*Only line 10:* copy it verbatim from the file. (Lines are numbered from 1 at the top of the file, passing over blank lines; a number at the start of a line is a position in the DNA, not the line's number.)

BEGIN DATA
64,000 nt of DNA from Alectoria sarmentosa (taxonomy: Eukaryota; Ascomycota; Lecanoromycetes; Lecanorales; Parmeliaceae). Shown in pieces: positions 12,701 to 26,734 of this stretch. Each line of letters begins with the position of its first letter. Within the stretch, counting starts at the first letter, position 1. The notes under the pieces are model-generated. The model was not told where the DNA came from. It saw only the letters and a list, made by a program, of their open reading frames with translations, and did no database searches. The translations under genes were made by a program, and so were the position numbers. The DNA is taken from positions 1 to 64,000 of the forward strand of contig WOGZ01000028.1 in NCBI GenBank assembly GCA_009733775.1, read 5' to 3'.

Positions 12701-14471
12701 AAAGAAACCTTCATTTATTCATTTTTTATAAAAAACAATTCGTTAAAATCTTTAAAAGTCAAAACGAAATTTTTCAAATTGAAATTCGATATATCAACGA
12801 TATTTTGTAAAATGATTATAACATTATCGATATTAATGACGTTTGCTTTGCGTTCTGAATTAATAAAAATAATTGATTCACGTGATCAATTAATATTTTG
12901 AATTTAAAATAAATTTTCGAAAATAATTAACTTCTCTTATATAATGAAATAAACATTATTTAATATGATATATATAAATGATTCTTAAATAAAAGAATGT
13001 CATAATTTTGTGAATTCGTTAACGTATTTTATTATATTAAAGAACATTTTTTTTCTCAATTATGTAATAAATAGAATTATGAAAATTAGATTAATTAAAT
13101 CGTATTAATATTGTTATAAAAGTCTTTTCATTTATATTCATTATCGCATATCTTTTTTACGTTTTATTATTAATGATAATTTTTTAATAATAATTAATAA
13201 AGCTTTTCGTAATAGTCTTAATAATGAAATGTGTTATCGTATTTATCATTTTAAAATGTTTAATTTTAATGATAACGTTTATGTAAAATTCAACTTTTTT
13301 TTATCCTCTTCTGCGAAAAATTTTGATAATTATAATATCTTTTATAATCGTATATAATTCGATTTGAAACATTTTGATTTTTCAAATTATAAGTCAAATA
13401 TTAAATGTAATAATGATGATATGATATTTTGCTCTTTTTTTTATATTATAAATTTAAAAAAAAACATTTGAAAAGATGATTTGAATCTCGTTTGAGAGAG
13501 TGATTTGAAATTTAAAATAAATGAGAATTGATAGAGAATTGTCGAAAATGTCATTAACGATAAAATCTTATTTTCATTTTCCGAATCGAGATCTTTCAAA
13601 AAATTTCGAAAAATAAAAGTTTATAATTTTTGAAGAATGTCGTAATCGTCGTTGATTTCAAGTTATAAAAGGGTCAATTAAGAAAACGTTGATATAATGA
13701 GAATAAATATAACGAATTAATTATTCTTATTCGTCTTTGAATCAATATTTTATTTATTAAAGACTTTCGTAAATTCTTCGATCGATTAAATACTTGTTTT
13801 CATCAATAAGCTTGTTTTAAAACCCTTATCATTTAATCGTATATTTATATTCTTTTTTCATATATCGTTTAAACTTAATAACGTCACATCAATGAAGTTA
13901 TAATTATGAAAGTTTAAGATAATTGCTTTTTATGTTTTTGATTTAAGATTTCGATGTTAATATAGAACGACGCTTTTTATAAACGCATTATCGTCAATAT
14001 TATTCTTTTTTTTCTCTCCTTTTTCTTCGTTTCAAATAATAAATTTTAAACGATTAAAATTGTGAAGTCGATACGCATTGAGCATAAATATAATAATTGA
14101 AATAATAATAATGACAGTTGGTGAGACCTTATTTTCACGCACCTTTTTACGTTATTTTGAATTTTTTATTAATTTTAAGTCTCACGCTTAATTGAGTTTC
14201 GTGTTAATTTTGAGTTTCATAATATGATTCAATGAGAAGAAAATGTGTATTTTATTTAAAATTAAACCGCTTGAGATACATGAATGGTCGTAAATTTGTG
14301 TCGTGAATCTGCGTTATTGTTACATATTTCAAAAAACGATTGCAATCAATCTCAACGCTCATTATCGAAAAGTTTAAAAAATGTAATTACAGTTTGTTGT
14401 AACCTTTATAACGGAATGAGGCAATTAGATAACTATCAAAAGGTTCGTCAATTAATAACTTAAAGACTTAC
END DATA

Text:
13401 TTAAATGTAATAATGATGATATGATATTTTGCTCTTTTTTTTATATTATAAATTTAAAAAAAAACATTTGAAAAGATGATTTGAATCTCGTTTGAGAGAG